Dennis and Jackie separated in May 2001, but agreed that Jackie would continue to use their joint account for her expenses and that Dennis would continue to deposit funds into the account. All of the bank statements were sent to Jackie's address.
In early 2004, Dennis and Jackie sold a rental property they owned jointly and deposited approximately $80,000 in sales proceeds into their joint account. According to Wrinkle, while Jackie was in the hospital in Oregon, she asked Wrinkle to withdraw all the money from the bank account and pay $30,000 to Jackie's "significant other," Richard, for money she owed him for their joint purchase of a fifth wheel trailer and other living expenses. Wrinkle also asserted that Jackie instructed her to pay some other miscellaneous expenses and to keep the remaining funds. Wrinkle returned to California and followed Jackie's instructions. The withdrawals occurred on or after August 18, 2004.
On September 20, 2004, Jackie died from cancer. Dennis was the executor and sole beneficiary of her will. Within 30 days of her death, he went to the bank to check on the available balance in the account to pay Jackie's debts. There, he discovered that Wrinkle had closed the account after withdrawing over $50,000. Dennis complained to Tri Counties that he had not given permission to add Wrinkle to his multi- party account with Jackie.
Ray Block, the branch manager, conducted an internal inquiry and learned that Nancy Ferguson, a bank employee, recalled speaking to Dennis about adding Wrinkle to the account after Jackie was admitted to a hospital in Seattle in 1998. Dennis denied having done so. Contrary to Tri Counties' answers to interrogatories, Ferguson stated that she did not personally add, or supervise adding, Wrinkle to the account.
Tri Counties' 1996 "Service and Disclosure" pamphlet, which was incorporated in the multi-party account agreement, did not contain any language about adding a "signer" to the account. However, the bank's internal operations manual stated that one of the original signers must be present to add an additional signer, and that a new signature card must be completed with all authorized signers. Bank manager Block testified that only a manager would have the authority to depart from these procedures and that bank employee Ferguson lacked the necessary authority. Bank vice-president Canchola testified that the manual was only a set of guidelines and that employees have the discretion to depart from these procedures. As a community bank with a focus on customer service, Tri Counties accommodated its customers; thus, if either Dennis or Jackie called and spoke with a bank employee acquainted with either one of them, the employee could have, as a courtesy to them, added Wrinkle to the account based on the oral request. However, it was more likely that either Dennis or Jackie came into the bank with Wrinkle to have her sign the signature card.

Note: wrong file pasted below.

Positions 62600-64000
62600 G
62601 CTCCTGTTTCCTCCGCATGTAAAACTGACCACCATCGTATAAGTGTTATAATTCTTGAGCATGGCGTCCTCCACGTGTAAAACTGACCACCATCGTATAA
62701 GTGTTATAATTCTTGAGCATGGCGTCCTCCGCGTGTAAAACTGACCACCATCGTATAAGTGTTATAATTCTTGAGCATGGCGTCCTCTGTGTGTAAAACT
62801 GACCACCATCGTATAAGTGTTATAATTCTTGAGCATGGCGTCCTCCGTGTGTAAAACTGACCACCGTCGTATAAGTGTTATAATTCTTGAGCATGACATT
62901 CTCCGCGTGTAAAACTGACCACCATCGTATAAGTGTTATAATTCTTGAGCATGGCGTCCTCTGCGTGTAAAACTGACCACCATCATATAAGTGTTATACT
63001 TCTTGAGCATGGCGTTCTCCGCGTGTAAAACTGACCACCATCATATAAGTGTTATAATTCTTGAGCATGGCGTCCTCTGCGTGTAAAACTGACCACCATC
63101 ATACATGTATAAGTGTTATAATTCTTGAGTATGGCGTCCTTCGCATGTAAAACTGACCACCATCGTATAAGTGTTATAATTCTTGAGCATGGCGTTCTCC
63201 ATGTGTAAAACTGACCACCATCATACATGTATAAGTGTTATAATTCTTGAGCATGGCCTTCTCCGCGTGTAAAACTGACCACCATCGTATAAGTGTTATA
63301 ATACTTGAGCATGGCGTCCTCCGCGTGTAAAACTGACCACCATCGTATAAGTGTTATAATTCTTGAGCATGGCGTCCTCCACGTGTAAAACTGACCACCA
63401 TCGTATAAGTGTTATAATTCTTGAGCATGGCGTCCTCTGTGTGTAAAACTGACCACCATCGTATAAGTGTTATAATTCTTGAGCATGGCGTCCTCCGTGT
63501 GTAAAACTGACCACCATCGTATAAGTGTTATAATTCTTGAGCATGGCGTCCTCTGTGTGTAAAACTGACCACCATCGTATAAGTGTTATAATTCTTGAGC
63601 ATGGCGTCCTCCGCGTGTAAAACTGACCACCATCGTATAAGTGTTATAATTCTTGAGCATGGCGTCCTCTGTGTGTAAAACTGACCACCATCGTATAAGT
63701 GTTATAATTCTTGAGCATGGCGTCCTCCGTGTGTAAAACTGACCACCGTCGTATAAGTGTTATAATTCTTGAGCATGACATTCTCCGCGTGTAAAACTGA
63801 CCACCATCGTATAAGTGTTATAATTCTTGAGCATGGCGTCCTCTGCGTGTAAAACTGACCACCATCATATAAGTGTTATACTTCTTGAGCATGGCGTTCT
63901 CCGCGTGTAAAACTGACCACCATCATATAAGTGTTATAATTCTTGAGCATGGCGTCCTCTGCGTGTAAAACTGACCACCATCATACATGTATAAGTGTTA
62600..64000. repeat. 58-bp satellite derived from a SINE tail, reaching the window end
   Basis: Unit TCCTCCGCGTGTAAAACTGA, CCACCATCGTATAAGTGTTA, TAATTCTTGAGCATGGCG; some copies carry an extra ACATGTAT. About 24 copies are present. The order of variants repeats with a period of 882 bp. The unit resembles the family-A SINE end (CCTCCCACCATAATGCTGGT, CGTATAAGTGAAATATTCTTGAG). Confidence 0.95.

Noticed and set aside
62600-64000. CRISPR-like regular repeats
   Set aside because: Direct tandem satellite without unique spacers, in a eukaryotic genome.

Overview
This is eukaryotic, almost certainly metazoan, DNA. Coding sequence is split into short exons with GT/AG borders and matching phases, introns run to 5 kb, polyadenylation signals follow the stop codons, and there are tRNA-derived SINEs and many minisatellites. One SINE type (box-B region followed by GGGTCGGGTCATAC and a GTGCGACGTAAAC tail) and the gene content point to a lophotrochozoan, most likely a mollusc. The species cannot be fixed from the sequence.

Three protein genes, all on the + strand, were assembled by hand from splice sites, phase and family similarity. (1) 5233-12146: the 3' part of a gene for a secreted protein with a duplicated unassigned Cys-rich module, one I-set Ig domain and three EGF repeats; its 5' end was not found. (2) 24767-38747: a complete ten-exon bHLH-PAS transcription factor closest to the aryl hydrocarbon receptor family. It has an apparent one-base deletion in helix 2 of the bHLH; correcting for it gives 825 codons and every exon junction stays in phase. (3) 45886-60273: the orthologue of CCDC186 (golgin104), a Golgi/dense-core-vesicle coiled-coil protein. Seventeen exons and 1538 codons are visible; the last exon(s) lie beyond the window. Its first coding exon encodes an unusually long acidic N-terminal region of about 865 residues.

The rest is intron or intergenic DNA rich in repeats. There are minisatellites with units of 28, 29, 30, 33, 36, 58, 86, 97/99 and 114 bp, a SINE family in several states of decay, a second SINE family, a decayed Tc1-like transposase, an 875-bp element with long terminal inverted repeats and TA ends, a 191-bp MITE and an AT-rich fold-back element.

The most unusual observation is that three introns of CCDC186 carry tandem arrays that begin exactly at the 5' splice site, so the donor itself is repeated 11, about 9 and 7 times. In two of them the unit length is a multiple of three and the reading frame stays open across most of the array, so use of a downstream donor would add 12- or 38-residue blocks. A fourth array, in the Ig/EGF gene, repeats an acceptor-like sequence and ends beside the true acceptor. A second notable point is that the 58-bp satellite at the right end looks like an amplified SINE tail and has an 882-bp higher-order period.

Dennis sued Tri Counties for breach of contract, alleging the bank violated section 5303 of CAMPAL, and the bank's agreement with him, by adding Wrinkle to the account without written consent. According to Dennis, section 5303, subdivision (b) provides that the terms of a multi-party account, such as the one owned by Dennis and Jackie, can be changed only by (1) closing it and reopening it under different terms, (2) presenting to the bank a modification agreement signed by all parties with a present right of withdrawal, or (3) complying with a method of modification provided for in the term of the account agreement.
Tri Counties denied that section 5303 applied. This is so, it argued, because section 5201 states that said portion of the Probate Code is relevant only to controversies between the parties and creditors, not between the parties and the bank.
The trial court ruled in favor of Tri Counties. Its statement of decision found: Both Dennis and Jackie had full authority as joint tenants to affect any disposition of the joint tenancy account, including withdrawing all of the funds at any time or adding a third joint tenant. Nothing in the deposit agreement required the bank to obtain the written consent of the account owners to add a third account owner. Although Dennis knew that Jackie, from whom he was separated, could withdraw the funds completely, he deposited the funds in question into the joint account.
The trial court further found that Wrinkle did not sign the signature card on July 30, 1996, as the card indicated, but did so at some later date. Nevertheless, there were reasons for either Dennis or Jackie to add Wrinkle as an account owner, and a bank employee recalled discussing the issue with Dennis. As plaintiff, Dennis had the burden to prove that neither he nor Jackie consented to adding Wrinkle. The court intimated that Dennis had not met his burden of proof.
The court ruled that Tri Counties did not violate section 5303 by permitting the addition of Wrinkle because (1) she was added as a joint tenant in accordance with the deposit agreement, and (2) section 5201 rendered section 5303 inapplicable to the controversy between Dennis and Tri Counties.